Food & Travel / Words & Photos
Somebody sunk serious money into this place and I suspect they’re much richer for it. If you want an authentic Brussels experience, this might not be the place, but if you want a good time with a stellar beer selection, Bob’s your uncle at Delirium Café.
Scanning the Guinness World Record beer selection - 2,000 kinds of beer! - we start with a faro from Lindeman’s - sweet, tangy and kind of Smith-Brothers-cough-drop-y. Not for the faint of heart, but big fun. The ‘café’ gets its name from Delirium Tremens - the Belgian beer whose name, roughly, means ‘the shakes you get from alcohol withdrawal.’ It would be hard for that to happen here.
For our second round, the group gives me free reign and, feeling nostalgic for the beer of former interviewee Armand Debelder, I order a vintage oude gueuze and an oude kriek from 3 Fonteinen: - both kept in a temperature-controlled walk-in cooler behind Delirium’s basement bar.
I’m with El Bulli sommeliers Ferran Centelles and David Seijas and on first sip of the gueuze, they pucker and screw up their faces before saying. “Wow…wow.” The kriek is a curiosity, but the gueuze is true discovery for all of us.
Motivating a group of sommeliers and getting them to try something new can be like herding cats, but I love sharing that moment.
P.S. - Pick your visiting times carefully - this place is a zoo on a busy night.
I love the hype surrounding the announcement of The World’s 50 Best Restaurants* – it somehow points out how goofy and subjective it is to rank them (where are Pinotxo and the Agawam Diner?!?!) while reminding us how wonderful they are.
For anyone interested in a trip down memory lane to the places on the list where I’ve been lucky enough to eat, here we go…
noma – Rene Redzepi (see photo)
El Bulli – Ferran Adria
El Celler de Can Roca – Joan Roca
Pierre Gagnaire & Plaza Athenée - Pierre Gagnaire & Alain Ducasse
*Congrats to my pal Lexy Topping for breaking the 50 Best story for the Guardian – woop woop!
El Bulli interview finished, I head to Cadaqués to Can Rafa, a sojurn I’ve been trying to make for months…except every time I go, it’s closed and this time is no exception.
I’m alone and looking for a place where I won’t feel like too much of a chump sitting by myself and can still eat well. On this night, that doesn’t exist in Cadaqués. In desperation, I leave town and call my friend Twin Stomach for somewhere to try in the nearby El Port de la Selva but the phone rings and rings…
In town, I knock on the door where a set of stout-bellied accordion players are practicing and they point me toward El Celler, a family-run seafront place set apart from the town’s more kitschy offerings.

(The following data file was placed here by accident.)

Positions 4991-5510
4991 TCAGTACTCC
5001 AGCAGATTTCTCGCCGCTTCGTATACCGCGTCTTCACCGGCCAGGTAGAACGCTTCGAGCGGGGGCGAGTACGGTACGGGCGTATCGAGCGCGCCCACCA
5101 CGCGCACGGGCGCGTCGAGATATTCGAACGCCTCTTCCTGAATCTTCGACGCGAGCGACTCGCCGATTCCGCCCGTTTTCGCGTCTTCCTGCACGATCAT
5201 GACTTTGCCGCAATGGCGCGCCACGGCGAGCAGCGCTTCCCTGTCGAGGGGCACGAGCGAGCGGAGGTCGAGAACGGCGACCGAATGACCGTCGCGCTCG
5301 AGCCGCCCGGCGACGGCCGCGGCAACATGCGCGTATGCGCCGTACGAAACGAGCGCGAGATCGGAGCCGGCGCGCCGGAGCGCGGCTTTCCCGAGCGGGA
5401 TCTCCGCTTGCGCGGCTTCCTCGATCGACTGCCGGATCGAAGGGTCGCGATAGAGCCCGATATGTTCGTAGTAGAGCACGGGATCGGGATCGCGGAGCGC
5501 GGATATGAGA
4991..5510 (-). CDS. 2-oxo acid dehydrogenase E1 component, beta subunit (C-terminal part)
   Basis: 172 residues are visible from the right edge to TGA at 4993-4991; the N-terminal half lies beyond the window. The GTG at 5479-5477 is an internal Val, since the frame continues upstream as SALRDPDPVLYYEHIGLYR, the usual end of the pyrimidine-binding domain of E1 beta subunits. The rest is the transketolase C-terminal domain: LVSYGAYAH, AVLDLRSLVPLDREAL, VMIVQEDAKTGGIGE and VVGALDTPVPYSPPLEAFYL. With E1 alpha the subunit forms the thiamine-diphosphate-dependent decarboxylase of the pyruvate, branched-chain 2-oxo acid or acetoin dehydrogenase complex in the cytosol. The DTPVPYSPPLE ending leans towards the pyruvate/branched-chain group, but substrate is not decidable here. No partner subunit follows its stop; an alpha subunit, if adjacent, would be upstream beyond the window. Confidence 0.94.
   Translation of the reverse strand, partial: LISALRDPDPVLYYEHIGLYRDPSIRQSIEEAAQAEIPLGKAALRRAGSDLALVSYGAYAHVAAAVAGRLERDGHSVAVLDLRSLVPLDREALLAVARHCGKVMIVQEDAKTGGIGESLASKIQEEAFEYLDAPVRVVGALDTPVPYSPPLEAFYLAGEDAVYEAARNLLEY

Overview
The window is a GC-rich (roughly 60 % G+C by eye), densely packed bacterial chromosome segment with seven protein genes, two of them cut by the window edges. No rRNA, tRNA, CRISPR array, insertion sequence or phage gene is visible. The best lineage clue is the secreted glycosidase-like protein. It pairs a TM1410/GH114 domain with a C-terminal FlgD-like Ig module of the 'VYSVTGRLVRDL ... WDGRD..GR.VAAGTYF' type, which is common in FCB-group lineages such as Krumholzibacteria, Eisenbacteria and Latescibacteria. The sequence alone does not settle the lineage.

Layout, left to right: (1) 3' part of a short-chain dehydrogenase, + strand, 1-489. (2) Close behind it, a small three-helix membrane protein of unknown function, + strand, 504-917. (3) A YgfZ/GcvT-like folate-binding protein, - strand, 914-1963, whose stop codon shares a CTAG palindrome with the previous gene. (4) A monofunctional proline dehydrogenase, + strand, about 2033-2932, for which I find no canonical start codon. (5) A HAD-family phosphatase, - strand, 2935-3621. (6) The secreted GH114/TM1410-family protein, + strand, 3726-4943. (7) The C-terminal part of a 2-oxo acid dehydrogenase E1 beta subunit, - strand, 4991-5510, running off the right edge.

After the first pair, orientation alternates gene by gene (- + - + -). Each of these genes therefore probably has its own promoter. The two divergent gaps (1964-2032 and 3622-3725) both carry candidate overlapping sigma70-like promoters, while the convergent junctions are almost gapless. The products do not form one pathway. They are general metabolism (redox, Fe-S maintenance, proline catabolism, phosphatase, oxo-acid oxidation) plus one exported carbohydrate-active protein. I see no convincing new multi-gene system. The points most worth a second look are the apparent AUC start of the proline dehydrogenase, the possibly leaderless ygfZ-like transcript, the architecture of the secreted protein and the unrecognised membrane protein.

There are fantastic anchovies with gobs of good olive oil and a bit of tomato which are fantastic together on top of their warm, homemade bread. I have a great duck breast in fig sauce and the front of house owner does a perfect job of alternately chatting and leaving me to enjoy my meal.
Count on about 25 euros.
El Celler - MAP
C/ Llancà 8-10
El Port de la Selva
+34 972 126 435
Ferran Adria’s just announced that they’re ‘stopping’ El Bulli - starting in 2012-2013, turning their Barcelona lab and Roses restaurant into ‘research centers’.
Sounds like it’ll be business as ‘usual’ in Roses through 2011 (two more seasons), though exactly what happens after that and what happens for the 2012-2013 season remain a bit vague. 2014 remains very mysterious. Return from a sort of sabbatical, perhaps in a different ‘format’???
BARCELONA – While the Tour de France approached Barcelona today, I took a different sort of bike ride – The Tour Gastronomico.
The tour was hosted by a food group called Cassaques – a band of guys who get together, blow loads of money on incredible food, jump around in circles and do a call and answer that goes: “Festiiii….” “….valll!!!!!” Apparently, they once went to El Bulli together dressed as a bunch of toreadors.
Today’s buckets of rain ride stopped at a host of Barcelona foodie hotspots; most worth noting was a sneak peek at chef Carles Abellan’s new digs – the appropriately-named Velódromo – which is supposed to officially open today.
Chef should make a lot of money here as it’s well decked out and the papas bravas – these shaped like fat French fries with a tasty, sweet aioli and an addictive saltiness – are very tasty. I’m guessing a high turnover of beautiful people.
Other Tour highlights included bacalao bunyoles at Fonda Gaig – which is saying a lot, as I’m still on the fence about bacalao, but not about these.
Favorite part of the day? Hoisting Joanito Bayen of Pinotxo at La Boqueria on our shoulders. The guy’s in his mid seventies and should UNESCO classified.
Two separate BCN notes I discovered today on a run – restaurant Xemei in Poble Sec bumped out into an adjoining bar-like space where they’re specializing in drinks and tapas while still offering a full menu.
Further up, at the top of Montjuic – the city’s monster green space and home of the ‘92 summer Olympics - I found La Caseta del Migdia, a world away from the city and a great spot to grab a drink or enjoy cheap – 10 euro – barbecue. I’m heading back this weekend to have a drink and watch the world go by.
Velódromo - MAP
+34 93 430 6022
La Caseta del Migdia - MAP
Passeig del Migdia
+34 617 956 572
NOTE: open Thursday through Sunday – call ahead for hours